Tidbits from Mrs. Beeton


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I don't know how many of us have heard of this woman, but she was quite the authority back in the day! I found her "Book of Household Management" today (dated 1861), and I'll be sharing tidbits.

If anyone is curious or would like to follow along, here's the free link: https://archive.org/details/b21527799/page/n7

While she was better known "across the pond" as it were, Mrs. Beeton demonstrates the sheer volume of information that in many cases was being published for the first time in many places. This book is at 1186 pages and rather small type.

From the Introduction:

"I must frankly own, that if I had known, beforehand, that this book would have cost me the labour which it has, I should never have been courageous enough to commence it."

More to come as I work through it...
I bought a reprint from Amazon years ago...it really is interesting and still available!:
 

Anna Elizabeth Henry

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#25
I bought a reprint from Amazon years ago...it really is interesting and still available!:
@Belle Montgomery this was a great show about her life! Very fascinating in the merging with history, her life and her impact. I loved that they tried her recipes which weren't always suitable for the modern tastes. Also found that her remedies and medical advice seemed useful even today to some extent.

Annie wonderful illustrations. I wish I had this book. I have read it at the library and copied recipes.
There is fairly affordable Oxford Classic edition of her book in paperback here, however, it doesn't include those lovely illustrations.
 

grace

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Another point from the worthy woman (gee, doesn't that sound condescending today? :/ ) concerning the littlest members of the family and of course, their attending servant:

Most children have some bad habit, of which they must be broken ; but this is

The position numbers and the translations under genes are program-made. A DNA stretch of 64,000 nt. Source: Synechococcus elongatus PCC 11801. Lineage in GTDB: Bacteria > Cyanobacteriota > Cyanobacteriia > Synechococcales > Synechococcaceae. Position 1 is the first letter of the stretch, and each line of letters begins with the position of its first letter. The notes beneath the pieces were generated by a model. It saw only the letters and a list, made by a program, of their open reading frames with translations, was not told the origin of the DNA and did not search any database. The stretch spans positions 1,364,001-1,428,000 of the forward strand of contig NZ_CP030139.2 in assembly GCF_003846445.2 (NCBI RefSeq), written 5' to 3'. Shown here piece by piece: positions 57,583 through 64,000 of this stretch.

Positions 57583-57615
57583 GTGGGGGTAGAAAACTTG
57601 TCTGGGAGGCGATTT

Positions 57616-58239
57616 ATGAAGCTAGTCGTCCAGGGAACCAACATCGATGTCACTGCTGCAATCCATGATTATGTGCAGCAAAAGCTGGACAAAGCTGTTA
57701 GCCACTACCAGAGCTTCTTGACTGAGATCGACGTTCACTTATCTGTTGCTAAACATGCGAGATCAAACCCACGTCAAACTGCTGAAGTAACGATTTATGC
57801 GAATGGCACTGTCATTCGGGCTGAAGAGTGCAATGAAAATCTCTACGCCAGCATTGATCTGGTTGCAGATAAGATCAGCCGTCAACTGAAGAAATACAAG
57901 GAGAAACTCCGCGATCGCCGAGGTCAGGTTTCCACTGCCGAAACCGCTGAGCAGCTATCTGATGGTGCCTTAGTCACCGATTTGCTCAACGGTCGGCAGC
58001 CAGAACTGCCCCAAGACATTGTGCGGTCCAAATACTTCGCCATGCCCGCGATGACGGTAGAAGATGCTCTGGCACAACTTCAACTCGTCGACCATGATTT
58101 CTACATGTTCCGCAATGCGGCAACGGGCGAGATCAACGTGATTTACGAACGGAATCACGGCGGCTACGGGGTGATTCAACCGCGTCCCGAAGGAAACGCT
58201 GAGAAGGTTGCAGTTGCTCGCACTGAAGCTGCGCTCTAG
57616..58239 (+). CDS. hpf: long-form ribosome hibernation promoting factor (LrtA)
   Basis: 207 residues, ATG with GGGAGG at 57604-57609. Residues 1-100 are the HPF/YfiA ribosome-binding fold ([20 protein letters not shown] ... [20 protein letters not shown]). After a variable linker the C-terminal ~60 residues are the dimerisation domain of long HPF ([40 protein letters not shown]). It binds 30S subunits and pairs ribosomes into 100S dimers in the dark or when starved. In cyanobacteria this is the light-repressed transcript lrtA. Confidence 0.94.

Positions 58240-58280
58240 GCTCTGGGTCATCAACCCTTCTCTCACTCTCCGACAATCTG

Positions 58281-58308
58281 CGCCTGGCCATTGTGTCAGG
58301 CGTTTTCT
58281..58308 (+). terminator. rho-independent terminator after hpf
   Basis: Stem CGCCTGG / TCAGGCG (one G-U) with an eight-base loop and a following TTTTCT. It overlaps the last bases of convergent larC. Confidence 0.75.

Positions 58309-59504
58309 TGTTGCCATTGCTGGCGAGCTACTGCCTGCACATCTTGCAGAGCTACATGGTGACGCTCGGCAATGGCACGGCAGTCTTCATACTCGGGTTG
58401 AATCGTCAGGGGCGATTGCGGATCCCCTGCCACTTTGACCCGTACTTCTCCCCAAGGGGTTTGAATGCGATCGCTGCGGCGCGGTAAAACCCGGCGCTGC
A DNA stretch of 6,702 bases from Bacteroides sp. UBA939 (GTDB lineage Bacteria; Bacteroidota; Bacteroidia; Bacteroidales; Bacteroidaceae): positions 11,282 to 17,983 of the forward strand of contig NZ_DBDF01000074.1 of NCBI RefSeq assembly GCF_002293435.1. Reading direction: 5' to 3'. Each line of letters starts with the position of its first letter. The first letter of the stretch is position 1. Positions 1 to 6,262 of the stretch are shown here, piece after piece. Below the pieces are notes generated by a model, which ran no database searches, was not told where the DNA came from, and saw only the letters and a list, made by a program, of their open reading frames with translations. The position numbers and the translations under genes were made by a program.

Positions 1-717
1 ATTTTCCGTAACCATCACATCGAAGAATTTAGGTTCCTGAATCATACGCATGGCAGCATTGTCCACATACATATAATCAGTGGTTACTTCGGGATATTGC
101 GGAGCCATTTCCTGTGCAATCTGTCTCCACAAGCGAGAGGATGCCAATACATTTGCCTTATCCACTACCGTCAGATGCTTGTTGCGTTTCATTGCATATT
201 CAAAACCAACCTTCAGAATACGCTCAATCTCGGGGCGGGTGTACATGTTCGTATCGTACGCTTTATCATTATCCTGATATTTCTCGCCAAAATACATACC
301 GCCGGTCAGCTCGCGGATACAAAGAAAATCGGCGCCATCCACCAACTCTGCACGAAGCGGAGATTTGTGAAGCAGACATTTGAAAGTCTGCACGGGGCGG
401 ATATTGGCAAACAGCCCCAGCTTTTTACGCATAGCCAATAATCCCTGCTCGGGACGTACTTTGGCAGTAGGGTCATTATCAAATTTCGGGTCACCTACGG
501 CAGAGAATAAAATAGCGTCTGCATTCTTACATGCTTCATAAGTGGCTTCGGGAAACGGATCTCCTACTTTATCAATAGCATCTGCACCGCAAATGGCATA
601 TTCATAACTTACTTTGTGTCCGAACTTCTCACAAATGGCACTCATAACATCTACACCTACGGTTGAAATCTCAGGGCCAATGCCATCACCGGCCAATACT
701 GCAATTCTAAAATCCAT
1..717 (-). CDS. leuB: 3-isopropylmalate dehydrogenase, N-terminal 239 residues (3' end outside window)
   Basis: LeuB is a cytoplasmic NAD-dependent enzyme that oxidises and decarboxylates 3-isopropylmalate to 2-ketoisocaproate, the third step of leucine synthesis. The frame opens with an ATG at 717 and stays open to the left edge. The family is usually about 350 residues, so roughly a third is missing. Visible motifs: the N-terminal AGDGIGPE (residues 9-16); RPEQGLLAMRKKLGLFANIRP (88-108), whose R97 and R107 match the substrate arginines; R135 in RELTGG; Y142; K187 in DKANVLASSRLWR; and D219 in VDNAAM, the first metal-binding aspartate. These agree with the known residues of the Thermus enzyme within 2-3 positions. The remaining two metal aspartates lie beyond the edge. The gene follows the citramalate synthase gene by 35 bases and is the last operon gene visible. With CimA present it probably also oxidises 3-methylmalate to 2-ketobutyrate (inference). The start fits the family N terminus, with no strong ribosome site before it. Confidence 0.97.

never accomplished by harshness without developing worse evils : kindness, perseverance,
and patience in the nurse, are here of the utmost importance. When finger-sucking is one
of these habits, the lingers are sometimes rubbed with bitter aloes, or some equally dis-
agreeable substance. Others have dirty habits, which are only to be changed by patience.
perseverance, and, above all, by regularity in the nurse. She should never be permitted
to inflict punishment on these occasions, or, indeed, on any occasion.

But, if punish-
ment is to be avoided, it is still more necessary that all kinds of indulgences and flattery
bo equally forbidden. Yielding to all the whims of a child, — picking up its toys when
thrown away in mere wantonness, would be intolerable. A child should never be led to
think others inferior to it, to beat a dog, or even the stone against which it falls, as some
children are taught to do by silly nurses. Neither should the nurse affect or show alarm
at any of the little accidents which must inevitably happen : if it falls, treat it as a trifle;
otherwise she encourages a spirit of cowardice and timidity. But she will take care that
such accidents are not of frequent occurrence, or the result of neglect.

2100. Tho nurse should keep the child as clean as possible, and particularly she should
train it to habits of cleanliness, so that it should feel uncomfortable when otherwise ;
watching especially that it does not soil itself in eating. At the same time, vanity in its
personal appearance is not to be encouraged by over-care in this respect, or by too tight
lacing or buttoning of dresses, nor a small foot cultivated by the use of tight shoes.

2101. Nursemaids would do well to repeat to the parents faithfully and truly the
defects they observe in the dispositions of very young children. If properly checked in
time, evil propensities may be eradicated ; but this should not extend to anything bat
serious defects ; otherwise, the intuitive perceptions which all children possess will con-
strue the act into “ spying ” and “ informing," which should never be resorted to in the
case of children, nor, indeed, in any case.



And what of the mother, I ask you? *sigh.
 

grace

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#28
How about this dinner for eight people? I'd be half dead if I tried to do it today, let alone back then!

DINNER EOR 8 PERSONS (March).

First Course.
  • Calf’s-Head Soup,
  • Brill and Shrimp Sauce. Broiled Mackerel a la Maltre d'HCtel.
  • Entrees.
  • Lobster Cutlets. Calf’s Liver and Bacon, aux fines herbes.

Second Course.
  • Boast Loin of Veal.
  • Two Boiled Fowls a la Bechamel.
  • Boiled Knuckle of Ham.
  • Vegetables — Spinach or Broccoli.

Third Course.
  • Wild Ducks.
  • Apple Custards. Blancmange. Lemon Jelly. Jam Sandwiches.
  • Ice Pudding. Potatoes h la Maltre d’H6tel.
  • Dessert and Ices.
No, no, no. I think not!

And this is a more simple dinner...
 

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